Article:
My First Dramatic Film

I got to direct and edit my first dramatic short film! My crew and actors were comprised of a group of adults on the Eden Valley aboriginal reserve, none of who had technical or acting experience. We had less than five days to learn the basics, come up with a script, and shoot it.

And you know what? Despite the lighting not being quite right and the camera framing off, the story had an authenticity to it which really moved me.  The realities on the reserve around addictions and the lack of any economic prospects make the story all the more meaningful.

The most important part of this story though is the impact it has had on the people who created it. Emil, the main actor, was stunned to see his own story reflected in the film because (I think) he saw his life and what was possible for his life. And perhaps in being the hero, in acting in front of a camera, in struggling to read the script, he felt the power of writing his own story.

I see the possibilities of fiction differently now. Fiction can be a medium that sometimes say more about reality than documentary can. For documentaries, you can’t always be at the right place at the right time. However good fiction can recreate or highlight those transformative moments in human experience. On the other hand, bad fiction like bad documentary oversimplifies or distorts our perceptions of the world. So in both cases, I feel a kind of responsibility to crafting something that is significant and meaningful. At least it is something I can aspire to.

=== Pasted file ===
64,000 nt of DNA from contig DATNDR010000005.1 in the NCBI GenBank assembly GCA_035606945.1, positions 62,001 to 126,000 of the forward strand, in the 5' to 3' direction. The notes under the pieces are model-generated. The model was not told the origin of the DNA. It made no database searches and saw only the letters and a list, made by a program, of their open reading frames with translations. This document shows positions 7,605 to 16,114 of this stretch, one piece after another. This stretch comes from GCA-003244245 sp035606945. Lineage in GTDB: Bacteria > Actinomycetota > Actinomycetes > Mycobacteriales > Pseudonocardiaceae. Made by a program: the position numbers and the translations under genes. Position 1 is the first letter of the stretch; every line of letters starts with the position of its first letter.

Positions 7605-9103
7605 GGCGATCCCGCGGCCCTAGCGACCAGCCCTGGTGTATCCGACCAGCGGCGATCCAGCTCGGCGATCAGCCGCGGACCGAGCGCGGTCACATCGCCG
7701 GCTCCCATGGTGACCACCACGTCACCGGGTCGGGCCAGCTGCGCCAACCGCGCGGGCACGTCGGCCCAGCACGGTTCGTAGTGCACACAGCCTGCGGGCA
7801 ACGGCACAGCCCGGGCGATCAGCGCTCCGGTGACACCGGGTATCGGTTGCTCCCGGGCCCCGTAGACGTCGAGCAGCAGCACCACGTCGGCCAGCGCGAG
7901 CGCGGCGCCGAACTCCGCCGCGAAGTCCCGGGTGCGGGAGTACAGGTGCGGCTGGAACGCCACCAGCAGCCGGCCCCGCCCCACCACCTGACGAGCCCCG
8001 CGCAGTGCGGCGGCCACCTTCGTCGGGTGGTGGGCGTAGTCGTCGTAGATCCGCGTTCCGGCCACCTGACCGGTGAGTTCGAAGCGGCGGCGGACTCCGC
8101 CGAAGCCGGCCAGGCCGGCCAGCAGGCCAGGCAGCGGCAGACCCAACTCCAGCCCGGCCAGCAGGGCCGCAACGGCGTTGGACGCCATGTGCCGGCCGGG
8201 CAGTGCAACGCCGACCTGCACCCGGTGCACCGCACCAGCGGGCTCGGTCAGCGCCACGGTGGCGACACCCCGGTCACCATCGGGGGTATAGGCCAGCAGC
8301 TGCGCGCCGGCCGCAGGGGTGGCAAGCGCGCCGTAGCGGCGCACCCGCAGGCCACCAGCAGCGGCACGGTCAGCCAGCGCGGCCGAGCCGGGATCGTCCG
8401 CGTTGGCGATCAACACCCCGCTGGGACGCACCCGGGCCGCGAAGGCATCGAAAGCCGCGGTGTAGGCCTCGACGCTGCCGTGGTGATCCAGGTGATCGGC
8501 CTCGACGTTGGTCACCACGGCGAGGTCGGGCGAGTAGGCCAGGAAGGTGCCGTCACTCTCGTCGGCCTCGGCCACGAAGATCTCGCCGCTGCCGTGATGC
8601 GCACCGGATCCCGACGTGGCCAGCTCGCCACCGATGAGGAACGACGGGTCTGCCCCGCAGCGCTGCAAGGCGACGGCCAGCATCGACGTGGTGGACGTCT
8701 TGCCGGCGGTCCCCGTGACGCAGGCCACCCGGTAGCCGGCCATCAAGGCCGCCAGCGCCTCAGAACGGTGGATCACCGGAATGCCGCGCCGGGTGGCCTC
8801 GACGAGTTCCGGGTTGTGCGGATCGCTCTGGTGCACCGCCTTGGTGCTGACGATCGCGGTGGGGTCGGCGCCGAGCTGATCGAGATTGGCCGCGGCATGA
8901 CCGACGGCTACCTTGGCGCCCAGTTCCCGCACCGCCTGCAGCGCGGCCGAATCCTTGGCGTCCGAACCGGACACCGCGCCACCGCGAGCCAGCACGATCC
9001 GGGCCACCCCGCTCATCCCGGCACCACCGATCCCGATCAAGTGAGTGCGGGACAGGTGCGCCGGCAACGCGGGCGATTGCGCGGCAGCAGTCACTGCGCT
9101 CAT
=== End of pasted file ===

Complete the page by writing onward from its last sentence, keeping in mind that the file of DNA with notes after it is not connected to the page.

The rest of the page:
Wish me luck.

 

1 Comment

  1. Darlene Cox says:

    Thank you Chris for all your input, direction and experience. This film truly has and will change lives in the Eden Valley community and the First Nations community. A truly inspirational film, actors, film crew.

    Darlene Cox
    Eden Valley Employment Training Program
    Project Mgr.

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Chris Hsiung
chris@hiddenstory.ca
403-660-2187